Index

On the Brink of Collapse

Moscow Sovetskaya Rossiya, 19 Apr 97 p 3
[Interview with Kurchatov Institute Director Aleksandr Rumyantsev by Yuriy Nikolayev]

[Nikolayev] As is known, on 12 February 1997 the Russian Federation State Duma adopted a decree on the threat of ecological catastrophe at the Kurchatov Institute Russian Scientific Center and then, for several weeks in a row, newspapers, television, and radio reported the sharply deteriorating situation at the capital's nuclear facilities. At the time these were your words quoted in the press, Aleksandr Yuryevich: "We will last two months on old reserves. But unless the financial problems are solved, reactors could go out of normal operation. Yes, another two months -- that is the maximum."

[Rumyantsev] Well, let us say that the newspapers set out my warning somewhat freely, although I am still prepared to repeat the analogy which I have repeatedly cited. Imagine the situation: An airplane is cruising at 10,000 meters but then the entire starving, weakened crew is ejected. What happens to the airplane and its passengers?... Are we not in a similar position? We have received neither wages -- incidentally, around a miserly 500,000 rubles [R] per person -- since last October, nor funds to maintain production safety. There is only one thing for it -- to hurriedly find parachutes....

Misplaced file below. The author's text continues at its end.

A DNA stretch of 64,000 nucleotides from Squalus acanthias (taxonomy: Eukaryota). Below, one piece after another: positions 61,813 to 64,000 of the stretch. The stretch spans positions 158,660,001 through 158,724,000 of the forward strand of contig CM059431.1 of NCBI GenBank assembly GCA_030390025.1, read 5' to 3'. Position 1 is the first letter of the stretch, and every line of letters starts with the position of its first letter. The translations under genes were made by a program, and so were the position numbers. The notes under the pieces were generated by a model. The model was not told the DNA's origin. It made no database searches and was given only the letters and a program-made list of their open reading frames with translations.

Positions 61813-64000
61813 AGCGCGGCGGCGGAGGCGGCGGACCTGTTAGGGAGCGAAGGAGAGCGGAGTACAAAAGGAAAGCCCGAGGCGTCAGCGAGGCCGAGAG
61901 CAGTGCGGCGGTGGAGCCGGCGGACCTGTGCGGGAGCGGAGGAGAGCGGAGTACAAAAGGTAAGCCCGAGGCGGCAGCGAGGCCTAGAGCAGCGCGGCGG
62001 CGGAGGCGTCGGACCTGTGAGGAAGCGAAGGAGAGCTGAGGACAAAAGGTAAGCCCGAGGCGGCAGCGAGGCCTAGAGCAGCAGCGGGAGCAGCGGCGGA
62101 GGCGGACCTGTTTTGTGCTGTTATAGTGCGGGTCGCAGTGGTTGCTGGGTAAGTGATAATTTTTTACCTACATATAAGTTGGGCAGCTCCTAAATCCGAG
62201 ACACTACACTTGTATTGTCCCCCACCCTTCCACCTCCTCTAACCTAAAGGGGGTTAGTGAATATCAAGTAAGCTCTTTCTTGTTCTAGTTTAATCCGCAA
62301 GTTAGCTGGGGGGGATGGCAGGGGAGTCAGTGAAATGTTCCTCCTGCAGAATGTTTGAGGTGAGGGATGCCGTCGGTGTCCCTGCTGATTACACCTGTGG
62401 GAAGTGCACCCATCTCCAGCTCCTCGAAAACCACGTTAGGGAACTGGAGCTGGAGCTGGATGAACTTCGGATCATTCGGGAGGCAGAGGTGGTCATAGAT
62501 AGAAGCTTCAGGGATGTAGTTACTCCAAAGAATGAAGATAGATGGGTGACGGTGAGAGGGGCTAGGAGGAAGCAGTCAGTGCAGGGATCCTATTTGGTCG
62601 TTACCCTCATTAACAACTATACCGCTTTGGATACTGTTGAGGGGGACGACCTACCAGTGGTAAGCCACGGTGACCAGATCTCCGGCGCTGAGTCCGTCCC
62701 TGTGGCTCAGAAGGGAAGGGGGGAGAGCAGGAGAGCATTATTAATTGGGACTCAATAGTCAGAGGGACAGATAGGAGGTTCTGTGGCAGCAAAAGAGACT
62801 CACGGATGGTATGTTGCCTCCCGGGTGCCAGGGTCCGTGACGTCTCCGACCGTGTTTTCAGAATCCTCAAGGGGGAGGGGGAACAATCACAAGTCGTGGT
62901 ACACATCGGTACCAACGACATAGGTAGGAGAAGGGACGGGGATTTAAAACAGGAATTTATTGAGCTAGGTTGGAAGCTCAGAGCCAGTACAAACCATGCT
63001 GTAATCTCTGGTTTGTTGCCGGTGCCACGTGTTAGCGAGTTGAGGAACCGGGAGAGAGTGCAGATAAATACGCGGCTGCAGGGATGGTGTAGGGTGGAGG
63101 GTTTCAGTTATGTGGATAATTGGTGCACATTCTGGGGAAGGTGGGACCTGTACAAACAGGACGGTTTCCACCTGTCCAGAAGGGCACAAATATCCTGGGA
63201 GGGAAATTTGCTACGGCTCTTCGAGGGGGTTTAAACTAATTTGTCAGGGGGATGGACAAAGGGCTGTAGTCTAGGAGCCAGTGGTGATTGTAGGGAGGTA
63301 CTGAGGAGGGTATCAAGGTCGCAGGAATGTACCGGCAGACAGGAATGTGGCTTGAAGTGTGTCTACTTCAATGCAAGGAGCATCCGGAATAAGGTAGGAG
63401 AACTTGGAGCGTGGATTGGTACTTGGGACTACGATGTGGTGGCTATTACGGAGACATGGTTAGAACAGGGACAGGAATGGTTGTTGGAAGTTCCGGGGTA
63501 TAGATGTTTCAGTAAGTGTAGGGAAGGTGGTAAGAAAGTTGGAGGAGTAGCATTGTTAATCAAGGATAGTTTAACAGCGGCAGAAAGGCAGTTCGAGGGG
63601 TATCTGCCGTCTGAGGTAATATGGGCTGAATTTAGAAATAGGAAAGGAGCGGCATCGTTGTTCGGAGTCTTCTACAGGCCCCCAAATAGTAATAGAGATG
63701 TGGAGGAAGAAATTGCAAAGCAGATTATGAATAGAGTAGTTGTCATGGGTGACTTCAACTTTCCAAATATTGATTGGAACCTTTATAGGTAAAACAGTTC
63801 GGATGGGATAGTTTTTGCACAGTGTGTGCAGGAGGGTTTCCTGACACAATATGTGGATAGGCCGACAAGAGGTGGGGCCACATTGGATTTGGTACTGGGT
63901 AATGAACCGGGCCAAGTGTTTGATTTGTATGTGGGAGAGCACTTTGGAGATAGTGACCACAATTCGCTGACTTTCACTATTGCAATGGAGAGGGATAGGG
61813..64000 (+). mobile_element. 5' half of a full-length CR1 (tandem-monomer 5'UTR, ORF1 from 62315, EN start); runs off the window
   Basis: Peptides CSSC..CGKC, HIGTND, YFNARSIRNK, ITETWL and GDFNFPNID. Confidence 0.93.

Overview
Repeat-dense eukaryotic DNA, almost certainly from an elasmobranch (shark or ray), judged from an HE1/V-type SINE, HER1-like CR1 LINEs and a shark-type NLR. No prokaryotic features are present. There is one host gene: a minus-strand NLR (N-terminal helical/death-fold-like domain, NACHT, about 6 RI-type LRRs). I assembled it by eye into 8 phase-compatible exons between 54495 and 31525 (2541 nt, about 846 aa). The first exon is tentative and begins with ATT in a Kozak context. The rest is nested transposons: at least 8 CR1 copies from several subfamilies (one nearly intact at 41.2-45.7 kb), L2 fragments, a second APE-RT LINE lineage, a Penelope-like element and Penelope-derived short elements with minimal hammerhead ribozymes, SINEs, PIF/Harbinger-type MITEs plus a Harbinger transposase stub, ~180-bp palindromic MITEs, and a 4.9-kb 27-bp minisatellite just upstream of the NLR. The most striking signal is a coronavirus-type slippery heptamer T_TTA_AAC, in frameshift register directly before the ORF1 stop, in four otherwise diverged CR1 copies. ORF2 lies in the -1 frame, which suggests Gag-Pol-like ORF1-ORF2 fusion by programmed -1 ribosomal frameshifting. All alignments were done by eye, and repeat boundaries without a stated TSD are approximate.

[Nikolayev] And could you -- and I mean the center's entire collective -- "bail out?"

[Rumyantsev] Of course not, we are still here to ensure that the reactors never go out of normal operation. It is another question that every day it is getting harder and harder to ensure safety, without any exaggeration the nudge toward ecological catastrophe is becoming increasingly palpable. Any moment now it could become irreversible. It is terrible just thinking about it, but what can you do.... It was no accident that I said two months. Much else could have been rectified. Alas, time has been lost.

[Nikolayev] And?

[Rumyantsev] At the end of March we began, and completed as early as April, command and staff exercises on the theme of "measures to increase the stability of the Kurchatov Institute Russian Scientific Center's hazardous facilities." The results were very alarming. The extraordinary commission which was set up to investigate this question described the situation at the experimental base's facilities, including nuclear reactors, thermonuclear units, charged particle accelerators, and radioactive waste storage facilities, as extremely dangerous. There is a real prospect of a rupture in the waste system, allowing radioactive waste to escape into the Moscow River and the environment, primarily into an area inhabited by 200,000 Muscovites, and to spread further throughout he capital....